siphoning out incalculable wealth from the sweat of South Koreans, a people who
are as hard-working and industrious as their brothers in the North. The great
markets of the world were open to their products. They were not blockaded.
Today, the country has high levels of technology and productivity. It has
suffered the economic crises of the West, following which many South Korean
companies were bought over by transnationals. The austere nature of its people
has allowed the State to accumulate significant reserves in hard currency.
Today, it is enduring the United
States' economic depression, particularly
the high prices of oil and food, and the inflationary pressures from both.
South Korea's GDP –787.6 billion dollars– is
almost equal to that of Brazil
(796 billion) and Mexico
(768 billion), countries with abundant hydrocarbon reserves and incomparably
larger populations. Imperialism imposed its system upon these nations. Two fell
behind; the other made much more progress.
is hardly any emigration from South
Korea to the West. There is emigration en
masse from Mexico to what is
territory. From Brazil,
South and Central America, people emigrate
everywhere, in search of employment and lured by consumerist propaganda. Today,
they pay them back with rigorous and contemptuous laws.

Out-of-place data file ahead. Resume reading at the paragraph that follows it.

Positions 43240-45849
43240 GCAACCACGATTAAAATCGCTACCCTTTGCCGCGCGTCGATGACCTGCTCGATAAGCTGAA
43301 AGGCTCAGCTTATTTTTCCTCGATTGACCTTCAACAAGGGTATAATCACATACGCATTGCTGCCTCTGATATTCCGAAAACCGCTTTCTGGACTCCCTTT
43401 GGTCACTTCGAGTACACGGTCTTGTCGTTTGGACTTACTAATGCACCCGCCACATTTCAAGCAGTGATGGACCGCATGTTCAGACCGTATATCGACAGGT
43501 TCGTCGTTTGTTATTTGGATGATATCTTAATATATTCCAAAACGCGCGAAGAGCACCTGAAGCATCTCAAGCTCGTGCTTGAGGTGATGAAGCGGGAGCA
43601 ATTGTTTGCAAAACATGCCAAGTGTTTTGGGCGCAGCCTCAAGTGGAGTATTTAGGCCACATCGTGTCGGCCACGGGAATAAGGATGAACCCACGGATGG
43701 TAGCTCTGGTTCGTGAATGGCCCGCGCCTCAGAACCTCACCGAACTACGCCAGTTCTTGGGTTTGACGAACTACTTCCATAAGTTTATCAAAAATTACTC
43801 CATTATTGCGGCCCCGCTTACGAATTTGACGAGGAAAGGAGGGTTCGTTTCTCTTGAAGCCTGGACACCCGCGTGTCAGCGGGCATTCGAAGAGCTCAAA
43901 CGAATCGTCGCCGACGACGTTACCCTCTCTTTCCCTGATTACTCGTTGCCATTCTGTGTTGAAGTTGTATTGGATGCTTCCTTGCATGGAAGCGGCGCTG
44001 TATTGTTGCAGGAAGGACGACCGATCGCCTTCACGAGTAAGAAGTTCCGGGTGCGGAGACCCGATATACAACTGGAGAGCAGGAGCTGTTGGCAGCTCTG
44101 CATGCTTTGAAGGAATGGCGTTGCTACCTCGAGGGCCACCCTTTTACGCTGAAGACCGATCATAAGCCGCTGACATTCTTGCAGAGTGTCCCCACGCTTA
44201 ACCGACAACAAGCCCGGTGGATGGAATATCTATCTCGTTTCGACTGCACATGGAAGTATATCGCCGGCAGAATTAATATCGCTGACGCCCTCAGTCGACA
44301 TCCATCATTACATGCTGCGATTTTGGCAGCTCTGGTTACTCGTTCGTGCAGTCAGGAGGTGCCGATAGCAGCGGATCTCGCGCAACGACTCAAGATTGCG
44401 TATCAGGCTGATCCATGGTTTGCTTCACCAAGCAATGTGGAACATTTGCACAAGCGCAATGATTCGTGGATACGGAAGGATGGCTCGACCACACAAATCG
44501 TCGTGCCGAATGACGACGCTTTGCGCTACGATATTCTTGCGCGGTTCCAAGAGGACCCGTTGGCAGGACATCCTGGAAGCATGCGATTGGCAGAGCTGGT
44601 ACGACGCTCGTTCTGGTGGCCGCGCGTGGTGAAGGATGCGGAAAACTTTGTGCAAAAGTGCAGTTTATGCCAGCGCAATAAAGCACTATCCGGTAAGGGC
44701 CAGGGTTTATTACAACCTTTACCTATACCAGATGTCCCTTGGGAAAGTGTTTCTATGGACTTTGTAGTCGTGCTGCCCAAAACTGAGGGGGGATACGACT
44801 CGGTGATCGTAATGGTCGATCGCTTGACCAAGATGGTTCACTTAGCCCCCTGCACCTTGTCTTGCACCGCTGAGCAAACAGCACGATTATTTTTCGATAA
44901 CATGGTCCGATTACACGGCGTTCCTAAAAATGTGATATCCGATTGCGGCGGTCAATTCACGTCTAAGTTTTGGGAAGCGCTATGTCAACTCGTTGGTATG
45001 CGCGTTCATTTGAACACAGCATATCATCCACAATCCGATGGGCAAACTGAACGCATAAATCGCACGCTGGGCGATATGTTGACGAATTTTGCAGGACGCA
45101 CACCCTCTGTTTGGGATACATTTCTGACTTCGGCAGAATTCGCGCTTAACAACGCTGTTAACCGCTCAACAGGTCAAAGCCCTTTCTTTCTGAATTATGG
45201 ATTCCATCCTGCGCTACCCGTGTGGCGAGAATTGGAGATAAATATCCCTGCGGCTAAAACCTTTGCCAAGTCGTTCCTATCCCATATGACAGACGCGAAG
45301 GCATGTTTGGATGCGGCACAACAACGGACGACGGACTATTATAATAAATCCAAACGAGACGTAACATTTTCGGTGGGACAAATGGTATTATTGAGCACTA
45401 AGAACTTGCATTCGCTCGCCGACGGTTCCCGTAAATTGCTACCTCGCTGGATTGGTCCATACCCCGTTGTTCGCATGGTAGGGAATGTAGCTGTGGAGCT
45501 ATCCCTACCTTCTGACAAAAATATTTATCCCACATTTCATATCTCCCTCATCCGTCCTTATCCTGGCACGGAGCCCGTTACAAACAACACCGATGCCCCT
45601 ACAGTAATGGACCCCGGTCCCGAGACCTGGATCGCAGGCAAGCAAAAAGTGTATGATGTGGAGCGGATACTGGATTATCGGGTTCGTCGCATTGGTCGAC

position of principles on nuclear weapons supported by Cuba within the Non-Aligned Movement, ratified
during the Summit Conference held in Havana
in August 2006, is well known.
met the current leader of the Democratic People’s Republic
of Korea, Kim Jong Il, when I arrived
at the Pyongyang
airport. He was standing discretely beside his father, to one side of the red
maintains excellent relations with his government.
the Soviet Union and the socialist block collapsed, the Democratic People’s Republic of Korea lost important markets and sources
of oil, raw materials and equipment. As in Cuba’s case, the consequences were
severe. The progress that had been attained through great sacrifices was at
risk. In spite of this, they showed themselves capable of constructing a
the nuclear test was conducted around a year ago, we conveyed the government of
North Korea our points of view on the damage this could cause poor Third World
countries that were waging an unequal and difficult battle against imperialist
designs, at a decisive moment for the world. It might not have been necessary.
Kim Song Il, at that point, had already decided, beforehand, what he had to do,
mindful of the geographic and strategic characteristics of the region.
are pleased to see North
Korea’s declaration on its intentions of
suspending its nuclear weapons program. This has nothing to do with the crimes
and the blackmail of Bush, who now touts the declaration as proof of the
success of his policy of genocide. North Korea's
gesture was not aimed at the government of the United
States, before which it never budged an inch, but,
rather, at China,
a neighboring ally, whose security and development is vital for the two States.
World countries are interested in the friendship and cooperation between China and the two Koreas,
whose union need not be from coast to coast, as was the case of Germany, today a US ally in NATO. Step by step,
unhurriedly but indefatigably, as befits their culture and history, they shall
continue to knit the bonds that will unite the two Koreas. With South Korea, we
are developing more and more ties. With North Korea, these have always
existed and we shall continue to strengthen them.
Fidel Castro Ruz
July 24, 2008